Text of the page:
Canada's Keegan Messing performs his men's short program during the Skate Canada International figure skating competition, in Vancouver, on Friday, October 29, 2021. THE CANADIAN PRESS/Darryl Dyck

Messing third after the men’s short program at Skate Canada International

Messing third after the men’s short program at Skate Canada International

He enjoyed competing again but Keegan Messing had forgotten about the pressure.

Messing shook off any nerves he felt, finishing third to be the top Canadian in the men’s short program at the Skate Canada International figuring skating competition Friday.

“It’s a joy to be back on the Grand Prix circuit but boy did I forget about the pressure that comes with it,” said Messing, who was born Anchorage, Alaska, but whose mother is from Edmonton. “Just to go out there to put down a clean skate. I was very thankful of that.

“I’m ready to push for the long (program) tomorrow.”

Messing, competing in his first event of the season, was awarded a score of 93.28 points.

American Nathan Chen finished first with 106.72 points while countryman Jason Brown was second with 94.00.

Conrad Orzel of Toronto was ninth with 73.19 points while Roman Sadovsky, also of Toronto, was 10th with 72.94.

Chen, the three-time reigning world champion, is looking to overcome a third-place finish at last week’s Skate America in Las Vegas.

“Any time, both in practice and competition, when you don’t do well, I want immediately to get another opportunity to try,” said Chen. “I don’t know if it’s going to be successful or but I want that next opportunity.

“I’m thrill I have this opportunity to try this again rather than wait three or four weeks.”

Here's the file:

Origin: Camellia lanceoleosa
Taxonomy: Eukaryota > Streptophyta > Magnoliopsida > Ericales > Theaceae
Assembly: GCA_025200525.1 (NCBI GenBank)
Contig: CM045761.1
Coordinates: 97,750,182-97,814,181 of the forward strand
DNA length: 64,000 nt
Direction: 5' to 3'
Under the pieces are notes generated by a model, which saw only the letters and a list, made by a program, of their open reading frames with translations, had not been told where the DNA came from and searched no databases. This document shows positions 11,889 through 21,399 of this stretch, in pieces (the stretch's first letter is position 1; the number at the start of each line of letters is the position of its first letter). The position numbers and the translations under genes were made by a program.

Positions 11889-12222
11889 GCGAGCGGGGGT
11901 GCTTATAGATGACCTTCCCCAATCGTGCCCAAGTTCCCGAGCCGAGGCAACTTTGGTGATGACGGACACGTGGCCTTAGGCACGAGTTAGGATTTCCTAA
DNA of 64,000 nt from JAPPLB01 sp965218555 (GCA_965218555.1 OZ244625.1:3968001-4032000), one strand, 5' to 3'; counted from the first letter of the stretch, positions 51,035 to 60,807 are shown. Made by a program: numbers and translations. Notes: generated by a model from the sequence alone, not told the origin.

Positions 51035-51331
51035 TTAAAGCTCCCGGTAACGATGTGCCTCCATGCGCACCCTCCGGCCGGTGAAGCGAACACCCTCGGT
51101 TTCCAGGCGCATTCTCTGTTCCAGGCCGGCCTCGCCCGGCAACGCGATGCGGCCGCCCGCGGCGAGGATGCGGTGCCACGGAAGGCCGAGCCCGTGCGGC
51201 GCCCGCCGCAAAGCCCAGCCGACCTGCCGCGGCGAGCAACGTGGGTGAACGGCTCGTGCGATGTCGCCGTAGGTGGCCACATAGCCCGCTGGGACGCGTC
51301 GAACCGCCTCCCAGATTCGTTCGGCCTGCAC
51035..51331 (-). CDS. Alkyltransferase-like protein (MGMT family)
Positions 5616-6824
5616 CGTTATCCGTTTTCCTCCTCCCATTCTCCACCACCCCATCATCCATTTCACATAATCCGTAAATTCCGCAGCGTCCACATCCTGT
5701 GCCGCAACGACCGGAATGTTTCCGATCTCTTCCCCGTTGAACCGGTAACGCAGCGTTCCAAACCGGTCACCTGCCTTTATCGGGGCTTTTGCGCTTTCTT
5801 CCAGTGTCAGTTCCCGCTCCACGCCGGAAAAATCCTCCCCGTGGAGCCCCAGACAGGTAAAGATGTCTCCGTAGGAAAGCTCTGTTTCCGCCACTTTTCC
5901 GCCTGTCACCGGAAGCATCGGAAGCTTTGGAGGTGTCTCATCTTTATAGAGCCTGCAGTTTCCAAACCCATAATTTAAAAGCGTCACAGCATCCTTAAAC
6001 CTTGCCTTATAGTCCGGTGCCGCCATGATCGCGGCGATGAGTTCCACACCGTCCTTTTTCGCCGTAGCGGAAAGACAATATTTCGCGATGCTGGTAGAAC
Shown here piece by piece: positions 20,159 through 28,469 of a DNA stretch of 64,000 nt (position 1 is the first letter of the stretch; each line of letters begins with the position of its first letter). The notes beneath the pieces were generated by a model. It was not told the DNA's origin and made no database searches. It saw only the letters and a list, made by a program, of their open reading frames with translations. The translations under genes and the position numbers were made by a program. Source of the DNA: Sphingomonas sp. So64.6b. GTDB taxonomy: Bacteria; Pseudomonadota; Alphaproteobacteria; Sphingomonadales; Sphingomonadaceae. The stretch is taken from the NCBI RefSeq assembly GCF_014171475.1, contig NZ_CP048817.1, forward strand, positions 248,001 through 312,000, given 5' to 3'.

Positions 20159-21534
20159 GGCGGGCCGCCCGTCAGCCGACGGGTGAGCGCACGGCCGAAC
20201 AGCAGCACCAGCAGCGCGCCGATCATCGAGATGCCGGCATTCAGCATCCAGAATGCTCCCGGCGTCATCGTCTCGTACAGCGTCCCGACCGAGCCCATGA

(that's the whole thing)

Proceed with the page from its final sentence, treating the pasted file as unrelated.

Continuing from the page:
Organizers say about 600 tickets were sold for Friday’s competition at the Doug Mitchell Thunderbird Sports Centre at the University of British Columbia.

Messing, who finished third at the Canadian figure skating championships the last two years it was held, said the skaters could feel the energy of having people in the building.

“Having the crowd was incredible,” he said. “I almost forgot what it was like to skate with a crowd.

“They were pumping me up and getting me going. I felt like my feet were floating on the ice tonight.”

Kirsten Moore-Towers and Michael Marinaro were top Canadians, placing fourth, after the short program in the pairs competition with a score of 66.43 points. Canadians Vanessa James and Eric Radford were fifth with 65.02 points while Lori-Ann Matte and Thierry Ferland were seventh in the eight-pair field with 57.25 points.

The Chinese team of Wenjing Sui and Cong Han led with 78.94 points. Russia’s Daria Pavliuchenko and Denis Khodykin were second with 69.46 points followed by Germany’s Minerva Fabinne Hase and Noland Seegert with 67.93.

Moore-Towers, from St. Catharines, Ont., said the pair will probably retire after the Olympics, making each competition bittersweet.

“We are trying to soak in every moment of skating with a crowd we can,” said Moore-Towers. “We were really attacking it we wanted it so badly. We needed to be a little bit more precise.”

Marinaro, from Sarina, Ont., said the pair have shut out media focus on James and Radford and focused on themselves.

“At the beginning of the year we gave them a little bit too much of our thought, a little bit too much of our attention,” he said. “Very quickly we realized that wasn’t a pass to success for us.

“At this point we’ve come to terms with where we are at and are just focusing solely on ourselves to give ourselves the beset opportunity, we can to beat them.

“We definitely want to beat them.”

James said the pair continue to be on a learning curve.

Radford, a two-time world champion and three-time Olympic medallist from Balmertown, Ont., announced in April he was coming out of retirement to partner with James, who was born in Toronto but previously competed for France.

“We’re learning we still need mileage, we still need time and competition,” said James. “Everything is coming together but we still need time together in competition.

“We’re learning a lot about each other, how each other reacts in competition, what changes a little bit when we are under stress. Hopefully with some time we will get everything perfected for when it really counts.”

This report by The Canadian Press was first published Oct. 29, 2021

The Canadian Press

Figure Skating